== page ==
Log homes have a natural allure that attracts lots of homeowners across the country. Both rustic and charming at once, log homes have a timeless aesthetic that never goes out of style, so it comes as no surprise that new homeowners and those looking to remodel the exterior want real wood siding.
Wood siding carries distinct beauty, but it requires a significant amount of upkeep. Wood-look alternatives, on the other hand, are able to replicate the look of real wood without the exhausting maintenance that comes with it.
Take a look at some of the routine maintenance that is typically required to keep log siding looking and performing its best:
Importance of Maintaining Seals
Since wood is a natural material, logs are somewhat susceptible to damage. Moisture poses one of the biggest threats to log homes, as excess wetness can cause rotting, splintering, and decay. It occurs at or near the seams, it can accelerate weakness and cause the seams to split even faster. In addition to moisture, dramatic changes in temperature can cause logs to shift and warp, expanding with increased heat and then shrinking and shriveling when the temperature drops.
Maintaining healthy seals is absolutely essential for the longevity of a log home. If seals are weak or broken, the home becomes exponentially more susceptible to damage. Moisture can get in through the gaps, causing mold and rotting. Insects and rodents can also find their way into the home through chipped or broken seals. If homeowners are lucky enough to escape those two threats, chances are that they’ve seen the results on their energy bill, as broken seals can dramatically reduce the energy efficiency of a home.
Routine maintenance is a must for a log home to remain safe, liveable, and attractive. Take a look at some of the most common seal maintenance questions:
How Expensive is it to Reseal Logs?
Resealing logs comes with a hefty price tag, and the cost only grows if you let more time go between resealing applications. In general, it can cost anywhere from $3,000 to $7,500 to reseal the logs on a home with 1,500 square feet. The price varies based on the amount of damage present. In some cases, the sealant has not been maintained effectively and the wood has incurred damage from UV rays, moisture, or impact. In these cases, it is often recommended to strip the logs before resealing them, which can add to the expense.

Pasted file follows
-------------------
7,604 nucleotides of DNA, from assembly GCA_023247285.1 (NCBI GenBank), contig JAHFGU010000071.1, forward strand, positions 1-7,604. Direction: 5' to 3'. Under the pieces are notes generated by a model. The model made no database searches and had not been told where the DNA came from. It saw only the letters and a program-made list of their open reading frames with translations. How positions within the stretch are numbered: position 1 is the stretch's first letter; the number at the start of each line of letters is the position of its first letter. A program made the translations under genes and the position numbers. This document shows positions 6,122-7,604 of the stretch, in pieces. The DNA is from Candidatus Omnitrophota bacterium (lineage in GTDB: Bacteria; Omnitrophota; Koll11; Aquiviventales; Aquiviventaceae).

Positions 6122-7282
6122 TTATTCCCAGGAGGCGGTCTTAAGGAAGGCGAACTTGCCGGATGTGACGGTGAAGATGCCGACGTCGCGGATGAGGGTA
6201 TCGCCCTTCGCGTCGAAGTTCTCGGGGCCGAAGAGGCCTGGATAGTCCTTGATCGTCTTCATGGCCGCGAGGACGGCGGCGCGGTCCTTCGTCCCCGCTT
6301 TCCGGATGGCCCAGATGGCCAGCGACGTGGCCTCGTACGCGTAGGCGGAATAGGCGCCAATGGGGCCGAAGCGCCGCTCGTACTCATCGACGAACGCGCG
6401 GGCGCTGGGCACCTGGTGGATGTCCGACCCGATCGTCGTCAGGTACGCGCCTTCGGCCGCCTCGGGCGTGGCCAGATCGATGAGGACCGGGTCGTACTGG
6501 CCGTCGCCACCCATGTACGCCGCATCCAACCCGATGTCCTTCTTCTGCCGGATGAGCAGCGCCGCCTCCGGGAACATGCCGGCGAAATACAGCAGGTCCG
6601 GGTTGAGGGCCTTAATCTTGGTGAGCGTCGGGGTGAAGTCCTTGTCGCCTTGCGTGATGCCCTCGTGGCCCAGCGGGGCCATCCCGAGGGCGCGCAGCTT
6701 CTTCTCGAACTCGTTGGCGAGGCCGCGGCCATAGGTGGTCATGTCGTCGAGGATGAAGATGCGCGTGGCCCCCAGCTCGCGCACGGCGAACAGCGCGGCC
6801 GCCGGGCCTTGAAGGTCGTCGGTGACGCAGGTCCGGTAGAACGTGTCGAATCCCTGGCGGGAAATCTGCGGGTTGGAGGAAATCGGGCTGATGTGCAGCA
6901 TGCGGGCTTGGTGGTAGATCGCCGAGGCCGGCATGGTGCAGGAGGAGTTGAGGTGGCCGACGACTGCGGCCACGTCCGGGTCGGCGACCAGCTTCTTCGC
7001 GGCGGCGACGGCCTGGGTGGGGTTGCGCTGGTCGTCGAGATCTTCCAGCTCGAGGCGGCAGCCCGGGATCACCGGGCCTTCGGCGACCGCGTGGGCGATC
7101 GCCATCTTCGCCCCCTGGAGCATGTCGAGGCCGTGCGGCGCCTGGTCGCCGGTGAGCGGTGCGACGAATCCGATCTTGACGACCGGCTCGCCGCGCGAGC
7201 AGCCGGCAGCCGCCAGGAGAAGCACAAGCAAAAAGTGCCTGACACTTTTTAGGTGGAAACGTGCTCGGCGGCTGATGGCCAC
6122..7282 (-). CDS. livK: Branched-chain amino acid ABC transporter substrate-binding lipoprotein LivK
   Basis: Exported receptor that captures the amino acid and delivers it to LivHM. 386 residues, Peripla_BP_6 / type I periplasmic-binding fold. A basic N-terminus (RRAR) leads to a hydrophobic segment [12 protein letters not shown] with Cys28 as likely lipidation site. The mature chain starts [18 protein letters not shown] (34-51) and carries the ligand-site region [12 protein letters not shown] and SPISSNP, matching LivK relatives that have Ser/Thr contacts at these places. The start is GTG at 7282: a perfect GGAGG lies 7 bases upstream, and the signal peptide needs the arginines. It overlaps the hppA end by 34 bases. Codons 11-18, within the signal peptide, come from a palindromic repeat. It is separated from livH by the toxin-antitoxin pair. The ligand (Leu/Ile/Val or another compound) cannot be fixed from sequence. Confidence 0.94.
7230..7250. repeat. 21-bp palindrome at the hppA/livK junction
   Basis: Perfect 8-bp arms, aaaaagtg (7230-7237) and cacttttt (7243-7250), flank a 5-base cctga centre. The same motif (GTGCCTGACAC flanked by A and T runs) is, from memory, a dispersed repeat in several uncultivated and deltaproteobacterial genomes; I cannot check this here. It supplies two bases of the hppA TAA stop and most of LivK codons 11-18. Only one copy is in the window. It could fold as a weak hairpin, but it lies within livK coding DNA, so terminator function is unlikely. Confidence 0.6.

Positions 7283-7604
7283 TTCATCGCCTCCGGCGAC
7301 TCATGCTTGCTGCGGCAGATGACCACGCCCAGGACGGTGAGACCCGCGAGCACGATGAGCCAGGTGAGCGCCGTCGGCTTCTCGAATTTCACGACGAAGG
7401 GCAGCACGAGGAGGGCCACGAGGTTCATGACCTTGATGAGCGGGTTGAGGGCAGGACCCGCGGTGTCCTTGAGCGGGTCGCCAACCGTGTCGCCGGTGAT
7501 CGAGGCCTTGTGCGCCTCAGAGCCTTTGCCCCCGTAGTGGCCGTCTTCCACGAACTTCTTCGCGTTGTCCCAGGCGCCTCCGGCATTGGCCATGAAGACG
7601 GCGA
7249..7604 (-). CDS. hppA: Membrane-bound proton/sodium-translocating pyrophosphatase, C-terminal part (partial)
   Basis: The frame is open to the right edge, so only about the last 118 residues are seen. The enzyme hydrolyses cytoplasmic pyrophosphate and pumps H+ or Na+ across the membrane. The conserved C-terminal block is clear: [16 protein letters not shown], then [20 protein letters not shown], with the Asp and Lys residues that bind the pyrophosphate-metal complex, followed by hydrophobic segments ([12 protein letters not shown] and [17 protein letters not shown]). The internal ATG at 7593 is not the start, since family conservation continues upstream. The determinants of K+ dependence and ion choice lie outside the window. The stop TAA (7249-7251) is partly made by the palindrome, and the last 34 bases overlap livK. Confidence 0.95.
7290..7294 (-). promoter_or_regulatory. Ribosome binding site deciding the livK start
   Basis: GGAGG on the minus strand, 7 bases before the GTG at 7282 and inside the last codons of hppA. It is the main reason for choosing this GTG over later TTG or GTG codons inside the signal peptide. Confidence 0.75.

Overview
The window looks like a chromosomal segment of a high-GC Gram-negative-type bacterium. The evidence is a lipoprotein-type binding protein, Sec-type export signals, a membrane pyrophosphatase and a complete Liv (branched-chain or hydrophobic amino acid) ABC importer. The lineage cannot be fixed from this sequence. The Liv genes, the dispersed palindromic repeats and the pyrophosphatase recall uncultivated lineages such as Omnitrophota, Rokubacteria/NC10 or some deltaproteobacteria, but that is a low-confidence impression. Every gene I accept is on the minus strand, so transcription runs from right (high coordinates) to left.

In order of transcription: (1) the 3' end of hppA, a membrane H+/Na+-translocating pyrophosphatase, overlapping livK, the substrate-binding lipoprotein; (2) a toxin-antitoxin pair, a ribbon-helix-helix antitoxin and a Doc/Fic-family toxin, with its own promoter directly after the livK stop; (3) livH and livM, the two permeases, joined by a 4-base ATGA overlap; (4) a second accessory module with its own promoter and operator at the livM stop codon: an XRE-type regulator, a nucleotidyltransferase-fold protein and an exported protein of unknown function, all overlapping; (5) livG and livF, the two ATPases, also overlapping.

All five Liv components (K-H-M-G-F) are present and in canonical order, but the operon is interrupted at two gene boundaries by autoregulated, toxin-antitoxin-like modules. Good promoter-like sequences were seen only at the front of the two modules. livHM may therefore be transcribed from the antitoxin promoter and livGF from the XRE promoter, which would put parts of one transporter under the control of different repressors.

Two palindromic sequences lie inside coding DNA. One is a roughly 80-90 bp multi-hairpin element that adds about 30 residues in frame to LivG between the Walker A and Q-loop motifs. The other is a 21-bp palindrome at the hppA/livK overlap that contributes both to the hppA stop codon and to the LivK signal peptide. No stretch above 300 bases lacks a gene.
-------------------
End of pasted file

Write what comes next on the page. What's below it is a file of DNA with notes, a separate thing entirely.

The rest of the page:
Which Types of Sealants are Needed?
A variety of sealants are available on the market. In most cases, caulk specifically designed for use on log cabins is recommended as a sealant. Pay attention to whether you pick up an acrylic, water-based sealant or urethane-based sealant, as it may not be compatible with certain stains or paints. Acrylic sealants tend to perform better. In addition, it can be helpful to select a sealant that is already mixed with a contact insecticide, since it can help deter carpenter bees from nesting in the logs.
Do Log Homes Require Professional Maintenance?
This truly depends on the homeowner’s level of expertise. While there are several sealants available for DIY maintenance, it can be beneficial to have a professional apply the sealant the first few times until the homeowner is confident enough to manage the upkeep on their own.
How Often Should You Seal a Log Home?
The average log home needs to be resealed every 3-5 years. South and west-facing walls tend to show signs of damage earlier than north and east-facing walls, as they experience longer exposure to UV rays. Some north and east-facing walls that do not regularly see extreme weather can sometimes go up to 8 years before being resealed. The amount of maintenance will depend on the location of the log home and the quality of sealants applied during the initial construction.
A Low-Maintenance Alternative: Wood-Look Siding
If all that upkeep is not something a homeowner can commit to or enjoy, there is an easy alternative. TruLog siding produces a vast array of metal siding options that look just like real wood. From traditional stacked logs to modern shiplap, Trulog’s metal products combine an innovative approach with the traditional look of real wood. These wood-look siding options require no initial sealing and no continuous resealing — even after several years.
Wood-look siding is the perfect solution for homeowners looking to cut down their maintenance duties and expenses. It’s carefully crafted from strong metal, so TruLog siding cuts out all the common concerns of real wood, like rotting, denting, warping, and resealing. Homeowners won’t stop to wonder, “How often should you seal a log home?” With metal wood-look siding, homeowners can kick back and enjoy the beauty of a log home without the hassle of expensive, time-consuming upkeep.
If you’re looking for a low-maintenance option that takes the guesswork out of wood, download our Log Siding Buyers Guide today for more information on wood-look siding projects.